It’s been a horrible weekend at airports across the United States as legal residents with Green Cards, valid visas, and immigrant refugees have been shut out at the point of entry to our county. While I believe we need a better vetting process and stronger border control, pure insanity and violation of our laws should not be part of that process.

Through the insanity, I do see the beauty.

I see lawyers sitting on floors, typing out writs:

slate.com | Kathleen Cullinan

I see average Americans showing up to not just protest, but show that they have learned from history:

First they came for the muslims

And I see liberals agreeing with Dick Cheney:

Perhaps this is the place where liberals and conservatives can meet: in the laws and the constitution of the United States.

As someone who leans center-right and votes third party, I don’t want to see this degrade into finger pointing between the DNC and the GOP. Considering 40% of eligible voters didn’t show up at the polls in November, I’m thinking a good percentage of Americans agree. There’s a reason why we are where we are, and we will have to look at that closely. But not today.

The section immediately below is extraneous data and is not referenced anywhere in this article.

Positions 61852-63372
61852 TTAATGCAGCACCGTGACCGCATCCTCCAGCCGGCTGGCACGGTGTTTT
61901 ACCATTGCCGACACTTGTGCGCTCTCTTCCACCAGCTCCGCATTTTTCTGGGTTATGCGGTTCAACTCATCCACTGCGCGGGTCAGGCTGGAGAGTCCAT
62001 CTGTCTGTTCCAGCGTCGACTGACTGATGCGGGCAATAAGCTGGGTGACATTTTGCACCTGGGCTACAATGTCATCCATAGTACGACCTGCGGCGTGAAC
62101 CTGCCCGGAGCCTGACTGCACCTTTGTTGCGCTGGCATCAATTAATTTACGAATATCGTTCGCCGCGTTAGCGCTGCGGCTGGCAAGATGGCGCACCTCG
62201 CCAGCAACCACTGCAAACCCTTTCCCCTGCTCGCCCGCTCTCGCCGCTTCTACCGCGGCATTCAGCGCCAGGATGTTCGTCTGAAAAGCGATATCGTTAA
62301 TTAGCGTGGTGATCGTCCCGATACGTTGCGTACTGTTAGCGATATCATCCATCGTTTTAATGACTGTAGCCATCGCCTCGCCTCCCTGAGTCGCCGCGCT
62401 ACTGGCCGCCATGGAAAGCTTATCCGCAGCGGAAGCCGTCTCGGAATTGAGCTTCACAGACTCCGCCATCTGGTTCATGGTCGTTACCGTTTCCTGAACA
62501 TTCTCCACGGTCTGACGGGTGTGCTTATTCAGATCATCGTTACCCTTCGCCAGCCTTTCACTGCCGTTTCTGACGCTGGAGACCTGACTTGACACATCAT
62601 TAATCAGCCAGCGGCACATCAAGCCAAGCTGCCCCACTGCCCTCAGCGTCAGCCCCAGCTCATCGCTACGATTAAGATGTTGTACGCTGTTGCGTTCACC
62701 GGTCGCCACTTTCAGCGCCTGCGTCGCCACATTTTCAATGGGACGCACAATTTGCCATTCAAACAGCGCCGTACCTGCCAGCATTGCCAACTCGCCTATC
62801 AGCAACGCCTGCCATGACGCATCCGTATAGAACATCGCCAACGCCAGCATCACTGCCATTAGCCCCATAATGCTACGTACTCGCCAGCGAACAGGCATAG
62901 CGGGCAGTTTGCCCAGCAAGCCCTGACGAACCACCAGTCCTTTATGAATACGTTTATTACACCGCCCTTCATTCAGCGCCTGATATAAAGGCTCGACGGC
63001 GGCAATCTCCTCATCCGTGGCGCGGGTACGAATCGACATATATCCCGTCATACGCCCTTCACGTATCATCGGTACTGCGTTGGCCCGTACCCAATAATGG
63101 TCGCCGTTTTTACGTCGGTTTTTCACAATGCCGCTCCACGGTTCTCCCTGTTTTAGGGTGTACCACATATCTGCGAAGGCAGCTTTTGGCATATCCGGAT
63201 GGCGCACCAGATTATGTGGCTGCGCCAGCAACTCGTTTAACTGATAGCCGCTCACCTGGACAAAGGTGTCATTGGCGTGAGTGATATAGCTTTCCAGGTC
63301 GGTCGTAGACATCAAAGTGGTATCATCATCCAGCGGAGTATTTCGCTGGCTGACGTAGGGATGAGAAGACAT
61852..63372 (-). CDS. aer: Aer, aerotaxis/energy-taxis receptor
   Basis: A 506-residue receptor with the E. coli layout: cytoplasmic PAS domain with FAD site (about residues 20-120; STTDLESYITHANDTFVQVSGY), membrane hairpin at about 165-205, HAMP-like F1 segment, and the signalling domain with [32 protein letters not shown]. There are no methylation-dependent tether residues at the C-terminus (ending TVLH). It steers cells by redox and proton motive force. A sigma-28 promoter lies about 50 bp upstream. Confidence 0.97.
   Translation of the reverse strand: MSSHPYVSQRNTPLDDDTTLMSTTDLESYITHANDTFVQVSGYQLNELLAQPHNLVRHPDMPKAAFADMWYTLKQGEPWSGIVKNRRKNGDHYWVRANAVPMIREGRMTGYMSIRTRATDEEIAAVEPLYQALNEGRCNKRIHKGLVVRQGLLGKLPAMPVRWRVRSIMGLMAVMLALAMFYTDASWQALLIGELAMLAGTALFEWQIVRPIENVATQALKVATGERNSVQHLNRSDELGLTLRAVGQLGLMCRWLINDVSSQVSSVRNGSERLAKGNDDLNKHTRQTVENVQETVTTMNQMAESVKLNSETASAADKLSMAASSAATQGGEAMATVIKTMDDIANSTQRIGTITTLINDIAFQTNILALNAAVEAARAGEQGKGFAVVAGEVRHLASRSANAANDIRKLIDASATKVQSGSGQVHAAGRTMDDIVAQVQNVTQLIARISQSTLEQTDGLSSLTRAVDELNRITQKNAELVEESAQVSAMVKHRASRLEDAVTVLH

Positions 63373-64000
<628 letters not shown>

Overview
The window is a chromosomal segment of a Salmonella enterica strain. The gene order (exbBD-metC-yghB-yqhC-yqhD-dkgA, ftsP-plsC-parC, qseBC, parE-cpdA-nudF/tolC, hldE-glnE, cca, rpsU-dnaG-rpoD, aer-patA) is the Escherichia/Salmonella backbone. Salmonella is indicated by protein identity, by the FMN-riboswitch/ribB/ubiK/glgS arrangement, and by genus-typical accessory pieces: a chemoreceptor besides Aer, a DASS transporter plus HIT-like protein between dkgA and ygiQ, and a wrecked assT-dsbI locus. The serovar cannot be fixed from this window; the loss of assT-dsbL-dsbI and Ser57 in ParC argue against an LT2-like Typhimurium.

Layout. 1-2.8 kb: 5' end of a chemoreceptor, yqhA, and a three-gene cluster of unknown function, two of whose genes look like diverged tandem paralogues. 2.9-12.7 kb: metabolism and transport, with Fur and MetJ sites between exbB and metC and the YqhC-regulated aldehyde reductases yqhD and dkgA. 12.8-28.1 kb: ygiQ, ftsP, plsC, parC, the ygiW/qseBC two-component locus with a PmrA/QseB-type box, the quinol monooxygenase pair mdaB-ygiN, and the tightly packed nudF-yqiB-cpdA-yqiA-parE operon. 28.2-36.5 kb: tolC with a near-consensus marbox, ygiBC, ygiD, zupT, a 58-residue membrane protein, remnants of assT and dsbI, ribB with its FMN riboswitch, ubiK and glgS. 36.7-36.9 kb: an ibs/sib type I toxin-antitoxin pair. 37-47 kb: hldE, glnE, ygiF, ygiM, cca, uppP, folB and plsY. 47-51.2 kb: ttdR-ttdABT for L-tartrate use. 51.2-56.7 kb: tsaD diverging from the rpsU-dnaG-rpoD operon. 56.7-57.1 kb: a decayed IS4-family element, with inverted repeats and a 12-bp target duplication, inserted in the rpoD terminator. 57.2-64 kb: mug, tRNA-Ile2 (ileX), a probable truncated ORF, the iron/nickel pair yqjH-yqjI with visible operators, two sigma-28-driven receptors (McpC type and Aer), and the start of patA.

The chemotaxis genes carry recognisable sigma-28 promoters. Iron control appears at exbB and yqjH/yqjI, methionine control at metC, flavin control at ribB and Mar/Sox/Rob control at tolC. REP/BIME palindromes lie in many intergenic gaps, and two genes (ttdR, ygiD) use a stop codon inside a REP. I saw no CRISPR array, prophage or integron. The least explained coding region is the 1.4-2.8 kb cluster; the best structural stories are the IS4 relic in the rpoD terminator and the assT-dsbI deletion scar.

NOW is the time for our lawmakers to find common ground in our constitution. If we truly are a nation of laws, then our two other branches of government need to insert their authority. In case you’ve forgotten how it all works:

For my fellow legal marketers and the lawyers reading this blog, we are amongst the people who are in a position to prove that we are good people, and we will not let evil triumph. We have the ability to go to our management committees and propose how our firms and our attorneys can get into the story of today. We legal marketers have the ability to brainstorm and can help map out what this can look like for our individual firms. The lawyers have the ability to act as pro bono counsel, or support those who are. Or we can do nothing.